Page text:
The Del Obispo Double-Cross

by Kim McCarthy 

Sometimes when we try to make things better, we make them worse…” This statement by Council member Laura Freese during a recent City Council meeting was in reference to yet another City-created debacle, the Del Obispo Railroad Crossing just past Camino Capistrano.

Cost to SJC taxpayers: $1.1 million to “upgrade” it with a signal that creates major congestion. Apparently the signal was added because the City thought it was required in order to establish a “Quiet Zone Crossing”… until the Councilman Derek Reeve asked at a council meeting whether the signal at the railroad track was required for a Quiet Zone. The Orange County Transportation Authority (OCTA) representative answered “no” and went on to say, “The [OCTA] project team never made that recommendation because of the concerns about traffic”. My first thought was, “then why the heck did we pay to put it there?”

Councilman Sam Allevato offered the following observation, “…the Quiet Zone was the most important thing…I understand that people might experience a slight delay…”. A “slight delay”? Really? He must not drive to the other side of town much. In his typical tone-deaf manner, he also referred to the “Ghost Train” as “…a slight irritant.” Probably because he’s a retiree with grown children who lives East of the freeway, the Ghost Train traffic is out of sight out of mind for Sam. He isn’t one of the many parents who shuttle their kids to school or the Sports Park, or one of the thousands of residents who live in neighborhoods off Del Obispo who sit in bumper-to-bumper traffic daily, thanks to the domino effect generated by this mess of an “improvement”. You can thank him at the ballot box in November.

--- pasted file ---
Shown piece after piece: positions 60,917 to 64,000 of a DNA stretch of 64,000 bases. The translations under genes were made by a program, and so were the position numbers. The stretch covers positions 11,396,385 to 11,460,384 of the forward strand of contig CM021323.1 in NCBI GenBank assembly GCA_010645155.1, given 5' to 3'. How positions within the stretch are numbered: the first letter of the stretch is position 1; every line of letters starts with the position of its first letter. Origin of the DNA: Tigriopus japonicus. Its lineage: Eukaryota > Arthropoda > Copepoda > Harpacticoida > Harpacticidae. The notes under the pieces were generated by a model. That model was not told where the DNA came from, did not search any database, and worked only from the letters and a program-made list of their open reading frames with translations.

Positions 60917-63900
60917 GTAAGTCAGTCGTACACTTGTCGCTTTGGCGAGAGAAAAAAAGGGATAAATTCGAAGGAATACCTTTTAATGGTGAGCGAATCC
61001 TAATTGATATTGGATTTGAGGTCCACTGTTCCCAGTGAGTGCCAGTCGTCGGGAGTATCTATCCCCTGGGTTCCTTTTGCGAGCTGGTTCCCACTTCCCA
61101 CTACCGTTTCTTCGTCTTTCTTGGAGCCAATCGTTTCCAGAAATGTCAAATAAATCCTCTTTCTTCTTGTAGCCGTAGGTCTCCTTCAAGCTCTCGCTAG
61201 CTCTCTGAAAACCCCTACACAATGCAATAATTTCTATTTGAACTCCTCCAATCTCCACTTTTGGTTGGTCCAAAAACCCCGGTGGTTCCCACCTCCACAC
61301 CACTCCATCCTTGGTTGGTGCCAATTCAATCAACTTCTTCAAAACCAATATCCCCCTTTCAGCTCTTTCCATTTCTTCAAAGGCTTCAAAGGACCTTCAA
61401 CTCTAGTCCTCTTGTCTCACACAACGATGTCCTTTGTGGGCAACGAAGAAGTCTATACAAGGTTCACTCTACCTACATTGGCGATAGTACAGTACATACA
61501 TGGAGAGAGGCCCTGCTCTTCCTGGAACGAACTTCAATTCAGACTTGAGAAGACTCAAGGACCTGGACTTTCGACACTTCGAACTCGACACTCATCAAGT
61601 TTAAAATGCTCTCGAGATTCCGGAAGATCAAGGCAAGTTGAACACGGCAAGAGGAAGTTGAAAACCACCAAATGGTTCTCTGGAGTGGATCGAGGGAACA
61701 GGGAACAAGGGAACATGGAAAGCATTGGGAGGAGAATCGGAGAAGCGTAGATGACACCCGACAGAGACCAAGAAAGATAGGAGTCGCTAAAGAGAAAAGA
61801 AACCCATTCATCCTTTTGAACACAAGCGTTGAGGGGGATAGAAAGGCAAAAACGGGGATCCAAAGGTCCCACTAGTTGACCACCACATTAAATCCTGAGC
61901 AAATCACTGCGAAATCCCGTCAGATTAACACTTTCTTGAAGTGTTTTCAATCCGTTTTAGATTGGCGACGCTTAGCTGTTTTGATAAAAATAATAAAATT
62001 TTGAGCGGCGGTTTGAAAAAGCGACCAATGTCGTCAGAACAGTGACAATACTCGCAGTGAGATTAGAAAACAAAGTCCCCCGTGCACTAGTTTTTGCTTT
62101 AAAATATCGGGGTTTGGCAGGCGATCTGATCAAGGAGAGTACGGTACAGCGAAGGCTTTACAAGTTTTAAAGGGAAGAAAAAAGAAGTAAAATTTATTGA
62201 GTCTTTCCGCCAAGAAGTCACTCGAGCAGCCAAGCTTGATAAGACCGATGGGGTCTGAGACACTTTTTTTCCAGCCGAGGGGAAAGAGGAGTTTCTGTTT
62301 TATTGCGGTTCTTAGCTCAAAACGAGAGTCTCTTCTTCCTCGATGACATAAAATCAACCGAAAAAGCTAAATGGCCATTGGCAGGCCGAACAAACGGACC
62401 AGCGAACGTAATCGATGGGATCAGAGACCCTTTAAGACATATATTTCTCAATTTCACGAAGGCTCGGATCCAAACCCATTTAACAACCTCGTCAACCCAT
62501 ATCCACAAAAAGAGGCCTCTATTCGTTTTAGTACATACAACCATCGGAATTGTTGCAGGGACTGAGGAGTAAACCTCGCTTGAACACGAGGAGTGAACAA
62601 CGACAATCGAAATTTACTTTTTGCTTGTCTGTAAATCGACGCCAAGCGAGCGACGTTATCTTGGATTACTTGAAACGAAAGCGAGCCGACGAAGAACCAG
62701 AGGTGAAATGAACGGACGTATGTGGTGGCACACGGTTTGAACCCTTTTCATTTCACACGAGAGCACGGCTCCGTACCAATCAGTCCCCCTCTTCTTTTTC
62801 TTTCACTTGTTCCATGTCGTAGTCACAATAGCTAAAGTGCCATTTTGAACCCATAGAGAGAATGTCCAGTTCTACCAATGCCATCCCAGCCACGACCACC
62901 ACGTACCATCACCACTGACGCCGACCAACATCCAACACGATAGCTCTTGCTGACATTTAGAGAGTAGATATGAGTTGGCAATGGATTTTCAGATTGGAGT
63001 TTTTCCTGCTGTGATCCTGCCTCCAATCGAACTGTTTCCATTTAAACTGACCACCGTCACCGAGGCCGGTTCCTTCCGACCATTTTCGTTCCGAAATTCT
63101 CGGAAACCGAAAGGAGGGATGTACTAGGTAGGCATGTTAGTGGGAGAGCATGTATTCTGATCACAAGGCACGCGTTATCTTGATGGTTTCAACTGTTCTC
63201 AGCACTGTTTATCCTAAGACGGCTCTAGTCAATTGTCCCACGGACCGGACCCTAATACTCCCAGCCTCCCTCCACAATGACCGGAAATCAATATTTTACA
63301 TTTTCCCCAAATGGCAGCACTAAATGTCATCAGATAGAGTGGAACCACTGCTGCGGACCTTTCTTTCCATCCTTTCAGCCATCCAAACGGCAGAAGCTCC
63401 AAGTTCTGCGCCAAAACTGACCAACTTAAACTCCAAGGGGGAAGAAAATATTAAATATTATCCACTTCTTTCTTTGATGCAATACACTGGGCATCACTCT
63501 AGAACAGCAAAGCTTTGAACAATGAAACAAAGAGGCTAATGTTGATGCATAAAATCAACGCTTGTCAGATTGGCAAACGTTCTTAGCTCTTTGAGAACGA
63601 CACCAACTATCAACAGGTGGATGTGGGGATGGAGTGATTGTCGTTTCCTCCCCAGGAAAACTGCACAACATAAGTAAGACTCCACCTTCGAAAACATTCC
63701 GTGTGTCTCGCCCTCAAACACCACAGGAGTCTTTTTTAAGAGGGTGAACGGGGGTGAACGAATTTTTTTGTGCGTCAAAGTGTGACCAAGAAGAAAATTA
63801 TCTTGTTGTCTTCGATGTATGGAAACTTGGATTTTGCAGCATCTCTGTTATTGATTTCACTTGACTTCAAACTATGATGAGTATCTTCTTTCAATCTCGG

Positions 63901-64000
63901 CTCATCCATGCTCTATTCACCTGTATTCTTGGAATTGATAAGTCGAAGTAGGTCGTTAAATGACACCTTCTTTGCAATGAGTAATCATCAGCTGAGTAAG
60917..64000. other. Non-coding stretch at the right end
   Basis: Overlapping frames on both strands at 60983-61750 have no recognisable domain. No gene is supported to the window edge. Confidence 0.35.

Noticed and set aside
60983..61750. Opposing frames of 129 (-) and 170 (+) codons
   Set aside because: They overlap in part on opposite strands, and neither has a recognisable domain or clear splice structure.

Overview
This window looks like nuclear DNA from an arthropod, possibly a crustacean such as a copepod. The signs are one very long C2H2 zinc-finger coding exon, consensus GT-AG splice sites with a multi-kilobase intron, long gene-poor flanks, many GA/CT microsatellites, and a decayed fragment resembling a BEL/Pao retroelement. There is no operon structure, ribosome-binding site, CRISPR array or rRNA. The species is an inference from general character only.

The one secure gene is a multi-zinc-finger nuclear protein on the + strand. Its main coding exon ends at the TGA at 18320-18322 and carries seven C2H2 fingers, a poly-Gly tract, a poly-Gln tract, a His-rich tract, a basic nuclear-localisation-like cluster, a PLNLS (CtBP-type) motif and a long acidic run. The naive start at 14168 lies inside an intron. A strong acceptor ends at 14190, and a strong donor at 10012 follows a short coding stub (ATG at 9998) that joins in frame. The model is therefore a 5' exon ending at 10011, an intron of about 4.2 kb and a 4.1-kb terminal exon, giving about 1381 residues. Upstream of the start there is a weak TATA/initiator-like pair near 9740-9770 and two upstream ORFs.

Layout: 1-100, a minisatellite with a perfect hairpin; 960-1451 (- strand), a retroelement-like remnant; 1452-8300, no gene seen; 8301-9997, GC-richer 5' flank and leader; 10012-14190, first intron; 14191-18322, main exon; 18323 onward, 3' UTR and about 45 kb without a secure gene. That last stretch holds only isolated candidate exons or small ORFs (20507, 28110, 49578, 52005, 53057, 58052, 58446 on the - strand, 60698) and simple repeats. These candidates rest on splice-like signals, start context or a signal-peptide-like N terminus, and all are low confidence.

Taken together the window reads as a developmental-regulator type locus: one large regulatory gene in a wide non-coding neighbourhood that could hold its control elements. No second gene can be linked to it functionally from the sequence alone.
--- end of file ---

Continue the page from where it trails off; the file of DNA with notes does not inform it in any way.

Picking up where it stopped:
Roll back the water rate increase!


As if water rates weren’t high enough already, they are slated to increase again in July. In fact, the previous City Council majority which included Sam Allevato and Laura Freese, voted to automatically increase water rates 3% every year until 2015, then by 2% until 2018.

3% doesn’t sound like much - until you do the math. Add 3% to last year’s total bills, then take that figure, multiply it by 3% and you have the present year’s total. Repeat this formula every year until 2015 then repeat the formula with a 2% annual increase until 2018. The result is a substantial overall increase in your water bill.

This increase doesn’t even include an increase to the already substantial “Service Charge”; it was raised 5.7% in 2011 and a whopping 17.1% this year. What did we get for this increased “fee”? Nothing, so far as we can tell.

The Ranch Makes its Play; They Win - We Lose!

by Roy Byrnes MD, former Mayor, San Juan Capistrano 

For years the Rancho Mission Viejo Company (“the Ranch”) has been perceived as a shadowy entity shaping City Council policy - but not for the benefit of the residents of San Juan Capistrano. In March, in a moment of high drama and fanfare, Ranch CEO Anthony “Tony” Moiso announced the start of construction of 14,000 homes which with 5 million square feet of commercial and retail space, will form the new “City of Rancho Mission Viejo” on our Eastern border.

In a shameless display of self-congratulation, Mr. Moiso proclaimed: “If you leave this world and you made it a little better… we did a good job” (sic). Of course he failed to mention the hugely destructive impacts on the quality of life of San Juan Capistrano from his massive development.

Let’s face the truth: the Ranch’s behemoth development is the death knell for this quiet village that we used to know and admire. The over-burdened traffic from this project will become insufferable as Ortega Highway is converted into a parking lot. City documents indicate that our deteriorating sewer system will be used to service this massive new development.